Double-knitting is indeed one of the advanced color techniques – but, says Alasdair Post-Quinn, it’s really not much more than single ribbing. As a designer interested in Moebius scarves and other items with both sides showing, this color enthusiast was determined to discover new ways of using color. Finding an out-of-print book at his library, this self-taught knitter figured out the technique, began playing with it, and soon was designing his own patterns.
“Becoming a designer was the natural progression,” says Post-Quinn. “Since I was self-taught, I experimented with things and ended up designing my own pieces and patterns.” He began knitting after signing up to teach a workshop on origami at a craft fair. No one took the workshop, and so Post-Quinn wandered down the hall, eventually finding a knitting class that he stayed to take. From there, he learned on his own, from books and from his own discoveries playing with needles and yarn. Because of his independent spirit, designing came naturally.
Finding very little information on double-knitting, the designer began to keep a record of his discoveries while investigating the technique, and these soon grew into the first of what are now three books and counting. His first, Extreme Double Knitting: New Adventures in Reversible Colorwork, was published in 2011 to great acclaim. The book includes patterns for hats, scarves, and items for babies and home, all using this technique. Currently, this book is going out of print, but that’s because Post-Quinn will be revising and re-issuing a new version. His second tome, Parallax collects four scarf and one seat cover pattern.
Double Or Nothing: Reversible Knitting for the Adventurous, Post-Quinn’s latest effort, focuses on combining double knitting with other techniques, including cables, lace, and intarsia, as well as advanced processes like entrelac. Adventurous indeed – and did I mention that the patterns are beautiful as well as awe-inspiring? While they are definitely not for the faint of heart, nor are they for the person who knits during conversation or television, they will indeed create heirloom pieces. All of his books can be found at his web site, doubleknitting.com; several are also available at Amazon as well as at different online and local yarn stores.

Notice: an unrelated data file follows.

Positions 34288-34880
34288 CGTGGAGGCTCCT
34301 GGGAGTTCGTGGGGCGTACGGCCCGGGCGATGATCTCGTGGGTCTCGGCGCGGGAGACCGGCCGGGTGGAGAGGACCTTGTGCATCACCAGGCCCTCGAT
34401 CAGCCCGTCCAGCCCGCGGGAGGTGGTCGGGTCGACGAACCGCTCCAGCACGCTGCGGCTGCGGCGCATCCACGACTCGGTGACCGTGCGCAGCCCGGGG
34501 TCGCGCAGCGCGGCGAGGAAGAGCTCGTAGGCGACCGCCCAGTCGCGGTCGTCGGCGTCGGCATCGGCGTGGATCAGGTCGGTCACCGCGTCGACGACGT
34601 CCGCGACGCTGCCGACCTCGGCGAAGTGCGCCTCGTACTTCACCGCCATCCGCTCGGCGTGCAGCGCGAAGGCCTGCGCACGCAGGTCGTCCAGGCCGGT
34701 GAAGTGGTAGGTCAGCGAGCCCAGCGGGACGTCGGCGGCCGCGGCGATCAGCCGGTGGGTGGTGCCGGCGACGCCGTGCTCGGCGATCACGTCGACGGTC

Beyond his books, Post-Quinn has made several videos for Twist Collective and has a class available on Craftsy. For those interested in face-to-face workshops, he also teaches classes at various knitting conferences around the United States, including those sponsored by Vogue Knitting, Interweave, and Stitches. He also is available to teach at local yarn stores, and can be contacted via his website.
Post-Quinn is not the only North American designer working in double-knitting; he credits the legendary Lucy Neatby as being one of his mentors and inspirations. The two haven’t spent much time together in person, but there is mutual respect and delight in the way that each play with the technique. Post-Quinn also cites innovators such as Kieran Foley, Xandy Peters, Andi Smith, and Lucy Hague as up-and-coming designers to watch.
For those of us thoroughly intimidated by the idea of double-knitting, Post-Quinn’s history as a self-taught aficionado is comforting, as is his reminder that patience and humility help in learning. “What you really want out of a first double-knit piece is muscle memory,” he says. “You can knit a potholder if you like, but if you want it to become second nature, try something like a scarf or baby blanket.” While many knitters will smile and look for less challenging patterns, those who love complicated color and aren’t afraid of a learning curve will enjoy working with Post-Quinn’s ideas.
Disclaimer: I am not affiliated with Alasdair Post-Quinn or with any of the other designers mentioned. I have received no compensation for this article.